Bartholomew Ryan

  • “Leopards in the Temple”

    Fifteen artists—most of them young and European—infiltrate SculptureCenter this winter wielding highly divergent practices.

    Fifteen artists—most of them young and European—infiltrate SculptureCenter this winter wielding highly divergent practices: Aleana Egan translates facets of the built environment into pared-down sculptural abstractions; Patrick Hill slathers concrete onto canvas and dyes it a playful red; Nina Canell makes diminutive constructions that emit light, sound, and mist. Meanwhile, Anthology Film Archives will screen collaborative shorts by João Maria Gusmão and Pedro Paiva and by Rosalind Nashashibi and Lucy Skaer (working as Nashashibi/Skaer). Knit loosely together by Kafka’s

  • Barthélémy Toguo

    Born in Cameroon in 1967 and now living in Paris, Barthélémy Toguo deploys various strategies to address the subject of cultural hybridity. Humor, parody, deliberate overdetermination, semantic dexterity, and medium-specific virtuosity are prominent among them, as was evidenced in this recent exhibition of work made over the past ten years. The mainstay of the show was a large installation to the rear of the gallery, which one entered through a curtain of white mosquito netting. Inside, the same material was draped, veil-like, onto a series of wooden cots stacked with clothes, evoking an African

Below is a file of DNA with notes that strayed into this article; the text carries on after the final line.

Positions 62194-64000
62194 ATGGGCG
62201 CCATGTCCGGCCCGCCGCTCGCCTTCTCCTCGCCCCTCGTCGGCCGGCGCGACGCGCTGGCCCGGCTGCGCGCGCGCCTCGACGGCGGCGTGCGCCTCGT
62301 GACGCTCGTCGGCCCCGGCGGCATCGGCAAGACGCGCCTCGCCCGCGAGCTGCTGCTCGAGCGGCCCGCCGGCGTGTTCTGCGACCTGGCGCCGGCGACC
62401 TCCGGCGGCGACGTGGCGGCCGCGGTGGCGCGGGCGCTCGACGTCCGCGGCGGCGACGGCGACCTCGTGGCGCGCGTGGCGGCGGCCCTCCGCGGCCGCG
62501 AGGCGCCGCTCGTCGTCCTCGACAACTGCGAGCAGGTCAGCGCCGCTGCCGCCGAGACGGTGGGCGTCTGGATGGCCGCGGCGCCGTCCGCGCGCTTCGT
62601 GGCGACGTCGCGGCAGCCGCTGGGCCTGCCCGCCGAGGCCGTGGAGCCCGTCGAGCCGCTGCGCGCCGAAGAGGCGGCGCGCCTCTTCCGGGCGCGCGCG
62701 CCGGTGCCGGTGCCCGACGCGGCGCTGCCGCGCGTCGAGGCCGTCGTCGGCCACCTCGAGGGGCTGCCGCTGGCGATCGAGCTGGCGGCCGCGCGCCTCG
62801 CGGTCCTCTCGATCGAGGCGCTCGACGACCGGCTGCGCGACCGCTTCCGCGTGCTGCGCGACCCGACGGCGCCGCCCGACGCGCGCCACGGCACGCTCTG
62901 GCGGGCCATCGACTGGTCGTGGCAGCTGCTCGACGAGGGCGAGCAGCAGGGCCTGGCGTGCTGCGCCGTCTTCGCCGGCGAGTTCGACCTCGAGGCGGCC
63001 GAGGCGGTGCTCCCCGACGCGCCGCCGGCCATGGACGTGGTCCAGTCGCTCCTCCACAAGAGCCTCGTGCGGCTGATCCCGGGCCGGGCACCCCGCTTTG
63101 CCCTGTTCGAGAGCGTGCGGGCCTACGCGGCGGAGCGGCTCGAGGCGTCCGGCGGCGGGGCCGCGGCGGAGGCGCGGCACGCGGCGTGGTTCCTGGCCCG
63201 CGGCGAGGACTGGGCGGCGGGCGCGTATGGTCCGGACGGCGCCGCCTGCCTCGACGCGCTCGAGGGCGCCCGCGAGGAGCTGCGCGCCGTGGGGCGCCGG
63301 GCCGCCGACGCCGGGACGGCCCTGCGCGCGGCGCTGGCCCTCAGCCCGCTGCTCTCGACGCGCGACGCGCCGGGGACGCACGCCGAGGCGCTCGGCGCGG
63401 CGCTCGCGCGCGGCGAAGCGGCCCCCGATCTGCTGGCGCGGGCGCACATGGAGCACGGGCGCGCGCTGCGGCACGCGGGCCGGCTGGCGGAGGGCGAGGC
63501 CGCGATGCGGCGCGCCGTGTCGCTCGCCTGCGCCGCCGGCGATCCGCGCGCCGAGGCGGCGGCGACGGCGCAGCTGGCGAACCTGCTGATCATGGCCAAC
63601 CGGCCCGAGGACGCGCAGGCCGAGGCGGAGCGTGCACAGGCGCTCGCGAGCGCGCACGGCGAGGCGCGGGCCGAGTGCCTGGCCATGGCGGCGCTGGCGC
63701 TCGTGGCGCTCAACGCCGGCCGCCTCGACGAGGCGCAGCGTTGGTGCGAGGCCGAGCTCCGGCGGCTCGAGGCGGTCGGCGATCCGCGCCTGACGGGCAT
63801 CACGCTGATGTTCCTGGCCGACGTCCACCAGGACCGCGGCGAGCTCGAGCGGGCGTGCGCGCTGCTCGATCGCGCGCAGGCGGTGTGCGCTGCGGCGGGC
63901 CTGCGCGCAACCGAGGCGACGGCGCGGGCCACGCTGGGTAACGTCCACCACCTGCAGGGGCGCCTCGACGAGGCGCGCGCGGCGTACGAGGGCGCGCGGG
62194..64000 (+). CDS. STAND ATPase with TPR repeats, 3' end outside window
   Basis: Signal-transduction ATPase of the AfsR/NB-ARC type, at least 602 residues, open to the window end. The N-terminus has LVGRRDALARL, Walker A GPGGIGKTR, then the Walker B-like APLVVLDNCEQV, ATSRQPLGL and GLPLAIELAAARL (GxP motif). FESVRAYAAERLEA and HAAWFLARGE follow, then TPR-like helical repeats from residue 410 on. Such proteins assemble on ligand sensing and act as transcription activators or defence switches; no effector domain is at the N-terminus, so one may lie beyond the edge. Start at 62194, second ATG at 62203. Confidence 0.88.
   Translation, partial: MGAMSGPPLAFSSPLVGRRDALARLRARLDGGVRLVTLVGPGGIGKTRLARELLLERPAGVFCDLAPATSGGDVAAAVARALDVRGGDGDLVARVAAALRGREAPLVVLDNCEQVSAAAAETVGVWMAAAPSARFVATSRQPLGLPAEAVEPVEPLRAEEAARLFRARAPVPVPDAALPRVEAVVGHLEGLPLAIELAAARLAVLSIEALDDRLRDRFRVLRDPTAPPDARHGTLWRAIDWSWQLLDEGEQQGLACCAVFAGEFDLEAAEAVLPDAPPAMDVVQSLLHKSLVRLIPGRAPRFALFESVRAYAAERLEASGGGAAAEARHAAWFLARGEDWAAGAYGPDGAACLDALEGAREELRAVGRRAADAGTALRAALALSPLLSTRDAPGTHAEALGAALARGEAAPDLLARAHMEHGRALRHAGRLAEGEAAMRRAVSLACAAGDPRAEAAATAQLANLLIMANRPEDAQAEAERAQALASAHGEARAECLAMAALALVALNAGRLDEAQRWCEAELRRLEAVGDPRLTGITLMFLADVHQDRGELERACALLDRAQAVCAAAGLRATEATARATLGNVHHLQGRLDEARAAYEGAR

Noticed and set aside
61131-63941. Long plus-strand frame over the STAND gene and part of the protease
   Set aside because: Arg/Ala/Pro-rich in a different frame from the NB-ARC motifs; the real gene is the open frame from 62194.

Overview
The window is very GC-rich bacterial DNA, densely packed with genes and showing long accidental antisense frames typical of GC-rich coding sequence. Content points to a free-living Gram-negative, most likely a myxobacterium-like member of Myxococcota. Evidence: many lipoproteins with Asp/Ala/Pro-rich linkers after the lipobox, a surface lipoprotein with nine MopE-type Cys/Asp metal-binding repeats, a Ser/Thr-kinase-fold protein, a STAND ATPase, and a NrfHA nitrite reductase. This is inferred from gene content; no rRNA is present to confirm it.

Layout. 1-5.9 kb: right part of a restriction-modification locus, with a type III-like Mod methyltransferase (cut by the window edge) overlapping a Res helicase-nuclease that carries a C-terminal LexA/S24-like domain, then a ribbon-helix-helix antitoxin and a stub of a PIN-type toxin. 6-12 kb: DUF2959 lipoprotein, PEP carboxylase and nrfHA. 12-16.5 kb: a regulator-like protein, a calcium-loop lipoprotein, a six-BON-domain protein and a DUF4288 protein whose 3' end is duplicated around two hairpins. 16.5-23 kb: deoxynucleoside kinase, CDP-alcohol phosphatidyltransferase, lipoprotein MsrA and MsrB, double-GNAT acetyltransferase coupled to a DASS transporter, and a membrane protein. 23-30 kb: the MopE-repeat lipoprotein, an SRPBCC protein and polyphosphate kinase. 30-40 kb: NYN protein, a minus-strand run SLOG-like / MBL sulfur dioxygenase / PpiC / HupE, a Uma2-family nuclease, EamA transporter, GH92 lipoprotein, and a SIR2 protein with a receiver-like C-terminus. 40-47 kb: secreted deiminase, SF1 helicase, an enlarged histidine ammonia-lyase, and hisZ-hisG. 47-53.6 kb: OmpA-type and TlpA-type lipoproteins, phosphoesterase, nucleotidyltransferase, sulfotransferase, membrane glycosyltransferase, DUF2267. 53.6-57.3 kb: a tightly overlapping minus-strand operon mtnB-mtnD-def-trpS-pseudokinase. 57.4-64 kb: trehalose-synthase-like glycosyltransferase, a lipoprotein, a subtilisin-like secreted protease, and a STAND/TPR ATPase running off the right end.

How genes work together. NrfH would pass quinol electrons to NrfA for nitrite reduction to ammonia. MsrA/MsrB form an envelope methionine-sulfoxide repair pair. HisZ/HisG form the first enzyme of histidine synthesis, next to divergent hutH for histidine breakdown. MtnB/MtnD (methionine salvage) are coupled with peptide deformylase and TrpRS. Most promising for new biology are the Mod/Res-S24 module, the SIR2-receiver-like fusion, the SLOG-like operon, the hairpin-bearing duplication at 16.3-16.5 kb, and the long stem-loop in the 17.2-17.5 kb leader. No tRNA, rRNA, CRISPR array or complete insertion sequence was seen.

• Unica Zürn

    This compelling exhibition reflected a growing recognition of Unica Zürn as an important late Surrealist. Her first major exhibition in the United States since a well-received show at New York’s Ubu Gallery in 2005, it featured forty-nine of the German-born artist’s works—primarily drawings on paper in ink, pencil, and/or gouache, as well as three paintings. None larger than a large sketch pad, the works were arranged around the blue-gray painted walls of the gallery in a generally chronological hang spanning 1953 to 1970.

    Zürn had been a writer before she met the Surrealist photographer Hans